Some prominent lawmakers are promising to re-examine tax credits and economic incentives worth hundreds of millions of dollars. Some of those incentives are used for wind energy, which the industry says are working.

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EPA In the Crosshairs as Oklahoma’s Inhofe Gains Sway Over Climate Policy

Oklahoma U.S. Senator James Inhofe at an impromptu news conference during climate talks in Copenhagen in 2009.

Andrew Revkin / Flickr

Oklahoma U.S. Senator James Inhofe at an impromptu news conference during climate talks in Copenhagen in 2009.

The Republican wave that put the party back in full control of Congress also put Oklahoma U.S. Senator Jim Inhofe back in charge of the Senate committee that oversees the country’s environmental policies.

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What Oklahoma Can Learn From a Municipal Ban on Fracking in Texas

A Frack Free Denton booth at the University of North Texas. On Nov. 4, voters approved a citywide ban on hydraulic fracturing.

Crystal J. Hollis / Flickr

A Frack Free Denton booth at the University of North Texas. On Nov. 4, voters approved a citywide ban on hydraulic fracturing.

Driven by water worries, safety questions and quality of life concerns, residents in Oklahoma and states other the country have pushed for citywide bans on hydraulic fracturing.

Many of those efforts have proved successful, but, in the end, fracking bans might be more about lawyers than voters.

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Hunters Hopeful Wetter Summer Means More Wildlife In Oklahoma’s Woods

Jack Barrett, owner of the BDC Gun Room in Shawnee, Okla., shows off a new shotgun model popular with hunters.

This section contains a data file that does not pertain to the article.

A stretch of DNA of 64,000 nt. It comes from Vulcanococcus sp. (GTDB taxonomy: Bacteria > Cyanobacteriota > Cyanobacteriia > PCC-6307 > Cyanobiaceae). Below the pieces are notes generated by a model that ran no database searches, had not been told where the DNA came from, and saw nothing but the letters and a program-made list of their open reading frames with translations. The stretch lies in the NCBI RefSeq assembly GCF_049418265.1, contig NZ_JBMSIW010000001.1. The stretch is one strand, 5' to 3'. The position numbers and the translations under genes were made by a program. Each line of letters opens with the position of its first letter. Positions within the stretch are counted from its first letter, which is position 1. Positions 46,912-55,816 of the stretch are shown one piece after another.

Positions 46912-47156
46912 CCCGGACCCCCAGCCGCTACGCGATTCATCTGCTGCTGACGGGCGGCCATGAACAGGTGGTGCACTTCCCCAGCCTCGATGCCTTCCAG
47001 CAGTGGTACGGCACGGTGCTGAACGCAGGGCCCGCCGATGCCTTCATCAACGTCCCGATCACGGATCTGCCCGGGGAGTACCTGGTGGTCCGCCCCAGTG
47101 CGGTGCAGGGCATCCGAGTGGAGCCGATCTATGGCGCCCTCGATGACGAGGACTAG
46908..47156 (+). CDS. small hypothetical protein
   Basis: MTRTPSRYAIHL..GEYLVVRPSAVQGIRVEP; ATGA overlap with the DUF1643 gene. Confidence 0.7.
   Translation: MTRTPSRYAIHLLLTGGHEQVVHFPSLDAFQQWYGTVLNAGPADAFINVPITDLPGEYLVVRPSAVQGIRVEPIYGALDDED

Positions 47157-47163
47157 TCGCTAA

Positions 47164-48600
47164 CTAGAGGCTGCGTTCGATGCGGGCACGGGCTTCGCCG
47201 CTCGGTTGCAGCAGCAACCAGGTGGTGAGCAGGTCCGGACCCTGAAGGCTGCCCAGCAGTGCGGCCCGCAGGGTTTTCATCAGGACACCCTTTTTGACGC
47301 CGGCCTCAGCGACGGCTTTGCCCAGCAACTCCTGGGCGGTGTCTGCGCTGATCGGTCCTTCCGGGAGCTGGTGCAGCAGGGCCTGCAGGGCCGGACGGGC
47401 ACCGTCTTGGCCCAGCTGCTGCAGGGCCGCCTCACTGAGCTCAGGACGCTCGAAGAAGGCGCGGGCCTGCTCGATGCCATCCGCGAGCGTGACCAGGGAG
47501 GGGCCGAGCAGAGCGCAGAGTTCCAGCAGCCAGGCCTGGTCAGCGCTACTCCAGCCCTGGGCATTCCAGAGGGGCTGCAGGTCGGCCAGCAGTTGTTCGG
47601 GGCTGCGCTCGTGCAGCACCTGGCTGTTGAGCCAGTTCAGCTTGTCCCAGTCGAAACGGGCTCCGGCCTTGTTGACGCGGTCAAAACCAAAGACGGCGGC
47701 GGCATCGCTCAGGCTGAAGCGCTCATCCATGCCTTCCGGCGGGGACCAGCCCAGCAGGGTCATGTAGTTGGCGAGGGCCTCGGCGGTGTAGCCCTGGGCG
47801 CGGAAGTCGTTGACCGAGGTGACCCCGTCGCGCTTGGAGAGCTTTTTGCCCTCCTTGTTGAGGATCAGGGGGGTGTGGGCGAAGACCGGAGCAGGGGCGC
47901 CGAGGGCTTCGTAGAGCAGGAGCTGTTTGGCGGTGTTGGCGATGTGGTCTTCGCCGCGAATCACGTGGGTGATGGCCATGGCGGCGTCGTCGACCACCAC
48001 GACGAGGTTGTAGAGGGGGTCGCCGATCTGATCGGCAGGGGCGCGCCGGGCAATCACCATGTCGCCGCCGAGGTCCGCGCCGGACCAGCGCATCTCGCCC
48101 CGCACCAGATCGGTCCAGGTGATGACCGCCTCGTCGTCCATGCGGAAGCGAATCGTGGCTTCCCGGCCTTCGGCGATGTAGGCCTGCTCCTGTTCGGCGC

Joe Wertz / StateImpact Oklahoma

Jack Barrett, owner of the BDC Gun Room in Shawnee, Okla., shows off a new shotgun model popular with hunters.

Nearly a quarter of a million hunters are set to grab their guns and stalk through Oklahoma’s woods when deer gun season opens the week before Thanksgiving.

But years of drought have taken a toll on wildlife populations in Oklahoma, and the men and women who hunt and fish for them.

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Eastern Oklahoma Coal Mining Comeback Stalls as Demand From China Falls

Steel Plant, Anshan, Liaoning, China, February 2009.

Sonya Song / Flickr

Steel Plant, Anshan, Liaoning, China, February 2009.

In May of last year, it looked like impoverished areas of eastern Oklahoma would be getting a lifeline. Coal mining, once a vital industry there, appeared to be headed for a comeback thanks to booming international demand.

Local residents were excited about the prospect of hundreds of new jobs when StateImpact first visited Heavener, but the mining project has stalled.

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How a Wind Farm is Helping Save the Family Farm in Western Oklahoma

Monte Tucker, left, stands with his son and dad on the family's farm near Sweetwater, Okla.

Joe Wertz / StateImpact Oklahoma

Monte Tucker, left, stands with his son and dad on the family's farm near Sweetwater, Okla.

In the ongoing debate about Oklahoma’s wind industry and whether it needs stricter regulation, two types of property owners have been the most vocal: those who hate the idea of turbines next door, and those eager to lease land to a wind company.

But there’s a voice that’s been largely absent from the discussion so far: Landowners who have wind farms and like them.